Why should creating an even playing field for individuals matter? The reorganization of spaces that provide all socioeconomic individuals equal opportunities contributes to eradicating the greater thought that chronic poverty is causes by poor individuals themselves. Even though creating spaces that even the playing field doesn’t guarantee the eradication of poverty it increases the chances for its decrease.
Fleming, David. “Chapter 8 Toward a New Socialspatial Dialectic.” City of Rhetoric: Revitalizing the Public Sphere in Metropolitan America, SUNY Press, Albany, NY, 2009, pp. 179–194.
(Original Text with explanation of what was changed can be found below)
In discussion of American civic identity, a controversial issue has been whether cognitive-affective characteristics (advocating for certain values and principles) or ascriptive characteristics (race, gender, social status) are the determinant of it. On the one hand, most endorse that the civic identity of Americans is best defined by cognitive-affective characteristics; in other words, their identity is defined by shared political principles and values instead of by traditions of inegalitarianism . From this perspective, they believe that each citizen is politically equal meaning that ascriptive characteristics are forgotten upon entering the political arena. On the other hand, however, David Fleming argues that in history Americans have never been able to ignore personal and social attributes and that we shouldn’t want to. In the words of Fleming, one of this view’s main proponents,
“To bracket differences does not in fact lessen their effect; it perpetuates the very inequalities that bracketing was meant to set aside, the claim of neutrality allowing its advocates to pretend that privilege no longer functions when in fact it has now been made implicit and inexplicable and thus more powerful and pernicious (Fleming 22)”.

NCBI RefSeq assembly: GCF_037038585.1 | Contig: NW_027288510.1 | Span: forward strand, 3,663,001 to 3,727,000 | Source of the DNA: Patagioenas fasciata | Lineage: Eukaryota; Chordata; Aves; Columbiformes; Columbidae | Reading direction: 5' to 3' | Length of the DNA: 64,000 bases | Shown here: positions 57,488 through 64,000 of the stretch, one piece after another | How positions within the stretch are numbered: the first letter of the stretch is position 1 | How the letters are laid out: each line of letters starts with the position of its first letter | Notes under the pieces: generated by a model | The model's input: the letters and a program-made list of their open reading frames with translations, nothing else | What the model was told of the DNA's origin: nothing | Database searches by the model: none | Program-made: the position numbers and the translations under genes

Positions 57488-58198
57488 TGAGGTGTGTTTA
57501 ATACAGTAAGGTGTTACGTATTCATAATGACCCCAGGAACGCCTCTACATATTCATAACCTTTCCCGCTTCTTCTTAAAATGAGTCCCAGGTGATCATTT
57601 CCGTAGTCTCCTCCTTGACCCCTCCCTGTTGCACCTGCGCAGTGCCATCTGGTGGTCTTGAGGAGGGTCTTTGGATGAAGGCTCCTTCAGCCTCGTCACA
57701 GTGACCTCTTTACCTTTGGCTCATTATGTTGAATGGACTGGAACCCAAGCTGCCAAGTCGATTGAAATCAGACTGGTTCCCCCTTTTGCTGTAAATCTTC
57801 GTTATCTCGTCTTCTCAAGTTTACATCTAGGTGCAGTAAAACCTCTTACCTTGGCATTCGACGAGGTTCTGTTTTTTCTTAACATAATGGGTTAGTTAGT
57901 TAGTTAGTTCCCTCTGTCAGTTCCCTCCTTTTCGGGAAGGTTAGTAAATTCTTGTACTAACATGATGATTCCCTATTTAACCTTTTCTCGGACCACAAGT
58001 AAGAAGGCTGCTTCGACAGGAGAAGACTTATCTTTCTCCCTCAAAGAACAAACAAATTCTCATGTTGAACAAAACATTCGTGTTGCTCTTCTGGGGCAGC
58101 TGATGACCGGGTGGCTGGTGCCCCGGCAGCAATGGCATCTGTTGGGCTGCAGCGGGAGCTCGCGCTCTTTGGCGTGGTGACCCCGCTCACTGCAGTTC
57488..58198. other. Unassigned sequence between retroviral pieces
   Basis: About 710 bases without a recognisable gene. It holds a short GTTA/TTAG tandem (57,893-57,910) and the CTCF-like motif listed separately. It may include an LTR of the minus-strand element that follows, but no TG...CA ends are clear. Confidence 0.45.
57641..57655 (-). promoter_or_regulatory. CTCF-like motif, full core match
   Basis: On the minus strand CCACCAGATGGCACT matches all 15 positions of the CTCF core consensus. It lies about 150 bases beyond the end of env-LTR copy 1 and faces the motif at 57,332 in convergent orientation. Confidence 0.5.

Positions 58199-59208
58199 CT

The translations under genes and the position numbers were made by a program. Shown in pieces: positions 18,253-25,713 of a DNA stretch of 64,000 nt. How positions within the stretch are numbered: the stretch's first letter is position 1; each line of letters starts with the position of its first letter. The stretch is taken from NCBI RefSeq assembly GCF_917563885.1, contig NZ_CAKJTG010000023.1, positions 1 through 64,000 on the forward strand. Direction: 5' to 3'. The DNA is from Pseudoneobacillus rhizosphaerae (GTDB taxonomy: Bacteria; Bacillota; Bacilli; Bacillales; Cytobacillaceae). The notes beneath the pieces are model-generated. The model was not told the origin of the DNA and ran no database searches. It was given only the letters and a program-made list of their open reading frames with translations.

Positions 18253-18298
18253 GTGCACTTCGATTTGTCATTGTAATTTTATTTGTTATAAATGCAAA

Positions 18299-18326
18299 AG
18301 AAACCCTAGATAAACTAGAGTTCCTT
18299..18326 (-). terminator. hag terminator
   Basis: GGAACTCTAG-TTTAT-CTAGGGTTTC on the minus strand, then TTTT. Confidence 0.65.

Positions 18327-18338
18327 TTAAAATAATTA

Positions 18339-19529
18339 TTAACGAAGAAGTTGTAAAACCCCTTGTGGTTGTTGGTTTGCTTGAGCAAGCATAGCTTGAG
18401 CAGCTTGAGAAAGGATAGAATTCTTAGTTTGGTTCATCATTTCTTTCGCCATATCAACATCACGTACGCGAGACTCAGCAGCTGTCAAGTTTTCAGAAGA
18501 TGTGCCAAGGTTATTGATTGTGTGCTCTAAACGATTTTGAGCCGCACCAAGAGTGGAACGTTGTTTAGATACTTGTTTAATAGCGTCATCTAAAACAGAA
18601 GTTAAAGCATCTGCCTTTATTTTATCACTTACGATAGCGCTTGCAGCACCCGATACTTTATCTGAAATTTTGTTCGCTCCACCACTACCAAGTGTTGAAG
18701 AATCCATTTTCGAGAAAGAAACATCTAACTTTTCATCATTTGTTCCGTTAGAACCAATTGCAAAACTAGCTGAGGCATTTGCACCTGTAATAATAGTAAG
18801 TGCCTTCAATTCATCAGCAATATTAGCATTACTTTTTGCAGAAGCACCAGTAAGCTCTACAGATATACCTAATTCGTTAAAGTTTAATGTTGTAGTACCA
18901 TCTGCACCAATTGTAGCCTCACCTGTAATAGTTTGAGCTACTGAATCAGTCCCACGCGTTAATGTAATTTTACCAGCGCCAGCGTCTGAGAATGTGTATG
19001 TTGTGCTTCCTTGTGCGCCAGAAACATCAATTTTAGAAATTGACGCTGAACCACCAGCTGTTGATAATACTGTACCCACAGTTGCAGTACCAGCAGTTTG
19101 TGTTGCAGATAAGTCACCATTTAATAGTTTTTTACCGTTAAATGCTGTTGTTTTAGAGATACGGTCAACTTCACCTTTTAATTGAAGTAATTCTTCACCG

According to this view, bracketing inequalities does not eliminate them but highlights them contradicting it’s whole purpose. In sum then, the issue is whether citizens can and should transcend inequalities when facing each other politically.
My own view is that since the state is a creation of the people and not the other way around then the people shouldn’t have to bracket their identities for the state. Though I concede that American citizenship is founded on the ideal principle that every citizen has an equal voice, I still maintain that the inequality of voices is what makes the citizen equal. Although some might object to the incorporation of ascriptive characteristics in politics, I would reply that these political communities who advocate universal human rights were created in the first place by citizens who understood the importance of context and thus were not disembodied from their identities. The issue is important because our current political government is based on the principle that people will forget traditions of inegalitarianism and become unbiased decision making citizens and I believe that it is clear that the American citizen is not an unbiased one.
Fleming, David. City of rhetoric: revitalizing the public sphere in metropolitan America. Albany, NY: SUNY Press, 2009. Print.